New evidence has emerged indicating that dinosaurs prowled previously unknown areas of Scotland during the Jurassic age, after a researched stumbled upon a fossil while jogging along a beach.
The rare new find is the first of its kind to be uncovered on the Hebridean isle of Eigg, and anywhere outside of Skye.
It is believed to date back 166 million years.
Researchers believe the limb bone is thought to have belonged to a stegosaurian dinosaur, like the renowned Stegosaurus.
The fossil dates to the middle of the Jurassic age – the same age as fossils uncovered on Skye – and is the first dinosaur fossil to be found from the age on Eigg following finds of marine reptiles and fish documented by 19th-century geologist and writer Hugh Miller.
The bone was uncovered by Elsa Panciroli, a research affiliate at National Museums Scotland, during fieldwork funded by National Geographic Society with The Isle of Eigg Heritage Trust allowing permission for the project to be undertaken.
She said: “This is a hugely significant find. Globally, middle Jurassic fossils are rare and until now the only dinosaur fossils found in Scotland were on the Isle of Skye.
“This bone is 166 million years old and provides us with evidence that stegosaurs were living in Scotland at this time.”
The bone has measured in at about 1ft long and was discovered inside a boulder on the foreshore.
The constant action of waves has left the fossil badly damaged, but an expert team of palaeontologists were able to extract it from the rock for closer study.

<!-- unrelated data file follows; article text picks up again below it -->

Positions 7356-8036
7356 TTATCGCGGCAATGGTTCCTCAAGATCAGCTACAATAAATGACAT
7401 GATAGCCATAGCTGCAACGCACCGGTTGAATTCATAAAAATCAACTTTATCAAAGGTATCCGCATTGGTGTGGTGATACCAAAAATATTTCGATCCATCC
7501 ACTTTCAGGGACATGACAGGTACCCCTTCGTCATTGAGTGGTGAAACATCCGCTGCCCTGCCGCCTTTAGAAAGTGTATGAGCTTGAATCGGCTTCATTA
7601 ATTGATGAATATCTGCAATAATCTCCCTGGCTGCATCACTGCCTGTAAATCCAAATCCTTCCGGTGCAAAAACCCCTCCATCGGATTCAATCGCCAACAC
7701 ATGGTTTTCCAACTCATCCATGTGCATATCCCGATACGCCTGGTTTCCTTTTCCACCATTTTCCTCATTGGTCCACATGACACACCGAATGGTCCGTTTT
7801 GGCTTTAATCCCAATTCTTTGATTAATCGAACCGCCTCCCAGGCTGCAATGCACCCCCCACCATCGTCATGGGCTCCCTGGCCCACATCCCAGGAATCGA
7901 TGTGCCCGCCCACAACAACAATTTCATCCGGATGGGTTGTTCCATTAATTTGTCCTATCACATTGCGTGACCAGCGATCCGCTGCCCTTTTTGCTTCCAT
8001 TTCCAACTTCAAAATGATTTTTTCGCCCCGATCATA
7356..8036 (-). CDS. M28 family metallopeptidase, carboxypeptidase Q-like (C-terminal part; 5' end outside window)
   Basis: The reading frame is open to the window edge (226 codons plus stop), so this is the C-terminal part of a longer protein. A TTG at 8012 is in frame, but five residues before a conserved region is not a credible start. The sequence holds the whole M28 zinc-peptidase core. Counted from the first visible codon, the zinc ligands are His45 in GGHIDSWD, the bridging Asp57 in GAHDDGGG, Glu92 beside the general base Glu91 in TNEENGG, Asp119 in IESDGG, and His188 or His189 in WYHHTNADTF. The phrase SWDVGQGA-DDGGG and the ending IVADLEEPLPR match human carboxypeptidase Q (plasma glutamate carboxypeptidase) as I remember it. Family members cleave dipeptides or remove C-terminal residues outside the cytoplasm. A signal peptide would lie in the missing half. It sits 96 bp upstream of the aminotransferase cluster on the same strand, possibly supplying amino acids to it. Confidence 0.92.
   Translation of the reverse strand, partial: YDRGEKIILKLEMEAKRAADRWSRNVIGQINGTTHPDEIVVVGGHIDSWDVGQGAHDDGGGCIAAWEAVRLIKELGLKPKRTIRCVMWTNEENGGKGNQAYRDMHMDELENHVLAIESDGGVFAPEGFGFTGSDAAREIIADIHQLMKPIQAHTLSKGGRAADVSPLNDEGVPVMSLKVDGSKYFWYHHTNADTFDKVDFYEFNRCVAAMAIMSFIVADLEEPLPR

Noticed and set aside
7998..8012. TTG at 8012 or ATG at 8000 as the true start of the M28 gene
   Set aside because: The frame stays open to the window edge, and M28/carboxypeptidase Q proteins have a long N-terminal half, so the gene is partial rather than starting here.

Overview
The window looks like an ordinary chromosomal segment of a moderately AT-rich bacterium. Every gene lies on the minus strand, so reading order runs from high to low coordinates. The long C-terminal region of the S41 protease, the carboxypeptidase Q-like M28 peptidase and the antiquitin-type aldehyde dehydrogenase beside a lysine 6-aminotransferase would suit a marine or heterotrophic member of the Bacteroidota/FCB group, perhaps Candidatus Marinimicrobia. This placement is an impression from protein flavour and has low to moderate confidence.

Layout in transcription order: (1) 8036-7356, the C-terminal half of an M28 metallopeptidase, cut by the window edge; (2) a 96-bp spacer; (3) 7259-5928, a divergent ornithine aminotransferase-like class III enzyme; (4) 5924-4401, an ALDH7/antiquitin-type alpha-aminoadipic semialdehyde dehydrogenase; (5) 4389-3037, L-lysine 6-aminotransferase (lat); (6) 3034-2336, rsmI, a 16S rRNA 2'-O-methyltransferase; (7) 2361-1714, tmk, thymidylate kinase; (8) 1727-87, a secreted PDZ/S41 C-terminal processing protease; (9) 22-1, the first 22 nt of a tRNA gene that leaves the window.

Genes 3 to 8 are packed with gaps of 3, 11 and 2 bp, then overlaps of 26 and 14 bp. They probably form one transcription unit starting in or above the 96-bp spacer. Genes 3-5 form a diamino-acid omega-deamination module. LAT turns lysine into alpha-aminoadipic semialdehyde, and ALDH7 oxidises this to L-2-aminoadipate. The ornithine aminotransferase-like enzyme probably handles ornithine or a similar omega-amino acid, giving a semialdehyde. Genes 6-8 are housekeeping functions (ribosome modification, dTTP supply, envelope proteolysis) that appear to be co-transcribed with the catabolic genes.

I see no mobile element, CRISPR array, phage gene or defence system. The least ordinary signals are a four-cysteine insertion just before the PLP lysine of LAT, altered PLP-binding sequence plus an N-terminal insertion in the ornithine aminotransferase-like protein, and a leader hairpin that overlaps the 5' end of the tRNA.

Analysis of the bone, focusing on the shape and miscrostucture, has allowed experts to establish that it formed part of the hind limb of a stegosaur.
Ms Panciroli continued: “It was a bit of a serendipitous discovery.
“In 200 years of searching no-one has found a dinosaur before, so this is quite special.
“I was running along the shore on my way back to meet the rest of the team and I ran right over it. It wasn’t clear exactly what kind of animal it belonged to at the time, but there was no doubt it was a dinosaur bone.
“The middle Jurassic was a really interesting time for animals of all kinds. They were diversifying into lots of different groups and developing new ecologies – ways of life – to exploit their environment.
“Every fossil we find adds a significant new piece of information to our understanding of the time period and the course of evolution.”
The find has been documented as part of National Museums Scotland’s collection in Edinburgh, with a 3D model created by Matthew Humpage available to view and download for free online.
Dr Steve Brusatte of Edinburgh University, who is a co-author of the research paper, said: “Elsa’s discovery of this bone is really remarkable.
“Nobody, not even Hugh Miller himself, had found dinosaur bones on Eigg before.
“This fossil is additional evidence that plate-backed stegosaurs used to roam Scotland, which corroborates footprints from the Isle of Skye that we identified as being made by a stegosaur.”